Fred and Valerie Stansfield were ardent Scientologists. That is until they came up against the innate meanness that distinguishes Scientology from weaker cults. Here is what John Atack had to say in his book, “A Piece of Blue Sky.” From chapter VII.
For many years, Valerie Stansfield ran her own auditing practice. She had been in Scientology for twenty years, and as a Class 9 Auditor was very highly trained. In March 1983, she was telephoned by a Finance Policeman and given half an hour to come to his office. She politely refused, and after a harangue agreed to an appointment that evening. When she and her husband Manfred arrived, she was told that her nutritional counselling was “squirrel.” Then the Finance Policeman read a list of accusations, and demanded that she hand over the counselling folders of all her clients immediately. Valerie reluctantly agreed to give the Finance Police the folders, but urged that they wait for a more opportune time to pick them up, as there were clients at her house. 2
Then International Finance Police Ethics Officer Don Larson walked in and started berating Valerie. He screamed abuse at her, and ordered his underlings to remove Manfred Stansfield, who refused to leave. Larson accused them both of “squirreling,” and told Manfred he was Suppressive. Manfred returned the insult, to which Larson replied “You’re a fucking SP [Suppressive]. Get out.”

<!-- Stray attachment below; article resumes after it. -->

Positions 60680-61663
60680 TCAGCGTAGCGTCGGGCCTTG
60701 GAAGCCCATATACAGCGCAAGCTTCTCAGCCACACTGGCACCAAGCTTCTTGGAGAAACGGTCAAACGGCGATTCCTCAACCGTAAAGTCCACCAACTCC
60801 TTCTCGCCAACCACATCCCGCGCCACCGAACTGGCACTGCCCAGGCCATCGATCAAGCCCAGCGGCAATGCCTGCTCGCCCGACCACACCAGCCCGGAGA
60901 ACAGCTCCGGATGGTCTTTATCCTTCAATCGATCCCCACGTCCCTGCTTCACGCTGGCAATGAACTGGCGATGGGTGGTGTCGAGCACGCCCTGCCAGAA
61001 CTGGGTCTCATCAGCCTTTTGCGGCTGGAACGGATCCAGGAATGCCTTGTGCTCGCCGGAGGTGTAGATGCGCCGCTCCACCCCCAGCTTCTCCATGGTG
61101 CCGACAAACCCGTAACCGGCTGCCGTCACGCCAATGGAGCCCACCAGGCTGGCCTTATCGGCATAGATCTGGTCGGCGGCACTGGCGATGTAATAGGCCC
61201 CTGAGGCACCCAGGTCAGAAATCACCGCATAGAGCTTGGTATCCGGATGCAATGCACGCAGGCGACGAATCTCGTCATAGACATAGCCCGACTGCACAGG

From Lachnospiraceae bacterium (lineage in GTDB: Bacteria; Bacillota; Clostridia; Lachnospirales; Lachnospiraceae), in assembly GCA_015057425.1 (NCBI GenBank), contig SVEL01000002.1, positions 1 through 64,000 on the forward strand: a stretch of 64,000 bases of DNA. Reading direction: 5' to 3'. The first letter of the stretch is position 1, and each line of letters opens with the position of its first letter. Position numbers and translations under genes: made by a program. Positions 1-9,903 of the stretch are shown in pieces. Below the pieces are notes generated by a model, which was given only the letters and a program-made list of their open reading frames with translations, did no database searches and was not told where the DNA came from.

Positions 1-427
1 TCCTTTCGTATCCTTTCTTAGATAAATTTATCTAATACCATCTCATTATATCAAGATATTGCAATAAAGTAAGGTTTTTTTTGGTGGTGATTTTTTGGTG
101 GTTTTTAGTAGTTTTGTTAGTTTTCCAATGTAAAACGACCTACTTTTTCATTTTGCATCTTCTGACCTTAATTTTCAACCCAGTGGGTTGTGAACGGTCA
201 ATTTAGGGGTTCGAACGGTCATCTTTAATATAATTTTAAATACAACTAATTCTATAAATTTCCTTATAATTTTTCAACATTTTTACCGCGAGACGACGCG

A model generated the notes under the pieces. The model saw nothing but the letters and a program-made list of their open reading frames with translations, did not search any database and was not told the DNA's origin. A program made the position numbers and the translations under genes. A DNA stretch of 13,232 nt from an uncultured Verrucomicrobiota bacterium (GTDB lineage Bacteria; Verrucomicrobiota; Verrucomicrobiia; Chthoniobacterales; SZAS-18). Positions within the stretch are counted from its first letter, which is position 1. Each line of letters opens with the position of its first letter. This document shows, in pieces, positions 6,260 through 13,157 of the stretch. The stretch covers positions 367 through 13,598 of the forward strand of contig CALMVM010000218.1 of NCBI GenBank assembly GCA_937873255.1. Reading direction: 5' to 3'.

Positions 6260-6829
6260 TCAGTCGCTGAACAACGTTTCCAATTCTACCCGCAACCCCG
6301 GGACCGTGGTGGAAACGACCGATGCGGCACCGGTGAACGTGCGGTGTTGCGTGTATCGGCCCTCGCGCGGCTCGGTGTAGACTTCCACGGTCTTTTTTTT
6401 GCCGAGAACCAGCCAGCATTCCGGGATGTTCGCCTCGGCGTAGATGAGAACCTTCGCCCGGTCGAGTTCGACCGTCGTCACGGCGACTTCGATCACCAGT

Shocked by this aggressive treatment, the Stanfields wrote to their friends. The letter was one of the first public statements about the tactics of the new management; it was recopied and distributed to an increasingly bewildered Scientology field. Outlandish fines were imposed on some of the new members of I HELP. One Field Auditor was fined for introducing two of his Preclears who subsequently did business together. This was somehow construed as a breach of ethics. 3
Valerie gets back at the cult with a sharp and shrewd critique of the cult:
As for Fred he had his brushes with some OSA volunteers known back then ans “minute men.”
Three alleged Minutemen incidents involved Fred Stanfield, a disaffected church member who was one of Hubbard’s earliest followers in the mid ’50s- Stansfield claims he received a death threat from a Scientologist “friend” on March 24, 1984 (a threat reported to the FBI). On October 20, 1985, incident allegedly involved a physical attack on Stansfield by four long time church members who also pelted his house with eggs, while a November 11 attack saw Stansfield verbally harassed by several people who identified themselves as Minutemen.